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Is Quinoa Paleo?

If you are trying to follow the Paleo diet, quinoa should be fine too. Quinoa commonly contains many important minerals, including selenium.  Selenium is an important anti-oxidant and is protective against some cancers.  It is also important for synthesis of testosterone, among other things.
Quinoa has a number of other benefits. Quinoa provides more anti-oxidants and protein than wheat.  The anti-oxidants in quinoa appear to be more bio-available than anti-oxidants from wheat.  Bio-available simply means that the nutrients can be extracted by the digestive system and used.  Somethings are present in foods, but cannot be used.   Things that are not bio-available are dumped.   Other benefits of quinoa include an omega 6:Omega 3 ratio of about 6:1, and high vitamin E and protein content (~15%).  It also has a low glycemic index.

What about Saponins? Are Saponins Dangerous?

Some people in the CrossFit and the Paleo communities believe saponins are dangerous and will damage the intestines.   Quinoa does contain saponins. Followers of the paleo diet have placed quinoa on the forbidden list for this reason.  However, saponins are a class of chemical. There are many different saponins.  There are good ones and bad ones (Francis et al. 2002). Some saponins can damage cell membranes. However, others are beneficial.  Some saponins are protective and serve as anti-oxidants. The Saponin arjunolic acid is one of these.   This saponin has been proposed as a possible treatment for diabetes. P-coumaric acid, another saponin that is present in quinoa, may reduce risk of colon cancer. It is also an anti-oxidant. Like curcumin.  Saponins are also found in many other healthful foods such as vegetables and tea.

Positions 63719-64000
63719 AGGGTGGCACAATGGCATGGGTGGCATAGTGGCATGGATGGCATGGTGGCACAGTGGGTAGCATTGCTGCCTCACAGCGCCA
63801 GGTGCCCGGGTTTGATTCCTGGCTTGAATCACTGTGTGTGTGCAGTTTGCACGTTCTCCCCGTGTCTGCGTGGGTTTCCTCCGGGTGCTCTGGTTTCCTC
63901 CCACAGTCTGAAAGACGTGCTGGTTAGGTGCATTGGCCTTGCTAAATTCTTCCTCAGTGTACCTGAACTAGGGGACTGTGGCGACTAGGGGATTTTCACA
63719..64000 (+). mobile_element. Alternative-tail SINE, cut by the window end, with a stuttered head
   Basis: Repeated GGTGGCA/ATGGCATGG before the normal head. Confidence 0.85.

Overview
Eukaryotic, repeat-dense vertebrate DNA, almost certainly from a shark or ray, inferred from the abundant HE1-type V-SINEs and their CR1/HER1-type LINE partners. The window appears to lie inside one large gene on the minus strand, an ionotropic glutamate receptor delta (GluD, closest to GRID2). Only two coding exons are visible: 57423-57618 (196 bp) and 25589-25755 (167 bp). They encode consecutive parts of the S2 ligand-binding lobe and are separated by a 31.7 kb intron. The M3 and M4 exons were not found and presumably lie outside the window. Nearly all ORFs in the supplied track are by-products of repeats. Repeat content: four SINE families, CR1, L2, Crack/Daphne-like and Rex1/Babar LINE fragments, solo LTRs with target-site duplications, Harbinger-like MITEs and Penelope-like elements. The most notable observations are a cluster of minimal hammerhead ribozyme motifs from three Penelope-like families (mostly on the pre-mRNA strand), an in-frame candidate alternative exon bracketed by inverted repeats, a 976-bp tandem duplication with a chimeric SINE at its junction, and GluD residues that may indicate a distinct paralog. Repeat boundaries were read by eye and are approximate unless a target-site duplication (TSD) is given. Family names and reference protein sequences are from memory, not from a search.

Some people think that increasing selenium intake will increase testosterone levels.  But, that is probably not true. You can read more about that here.

Francis G, Kerem Z, Makkar HPS, Becker K.  2002.  The biological action of saponins in animal systems: a review.  British Journal of Nutrition.  88(6): 587-605.

Laus MN, Gagliardi A, Soccio M, Flagella Z, Pastore D.  2012.  Antioxidant activity of free and bound compounds in Quinoa (Chenopodium quinoa willd.) seeds in comparison with durum wheat and emmer.  2012.  Journal of Food Science. doi: 10.1111/j.1750-3841.2012.02923.x. [Epub ahead of print]

Alvarez-Jubete L, Arendt EK, & Gallagher E (2009). Nutritive value and chemical composition of pseudocereals as gluten-free ingredients. International journal of food sciences and nutrition, 60 Suppl 4, 240-57 PMID: 19462323 Manna P, & Sil PC (2012). Arjunolic acid: beneficial role in type 1 diabetes and its associated organ pathophysiology. Free radical research, 46 (7), 815-30 PMID: 22486656

Manna P, & Sil PC (2012). Arjunolic acid: beneficial role in type 1 diabetes and its associated organ pathophysiology. Free radical research, 46 (7), 815-30 PMID: 22486656

Ferguson LR, Zhu ST, & Harris PJ (2005). Antioxidant and antigenotoxic effects of plant cell wall hydroxycinnamic acids in cultured HT-29 cells. Molecular nutrition & food research, 49 (6), 585-93 PMID: 15841493

Nutrition: Could Coconut Oil Speed Cell Aging?

Nutrition: Cell Health and Telomeres.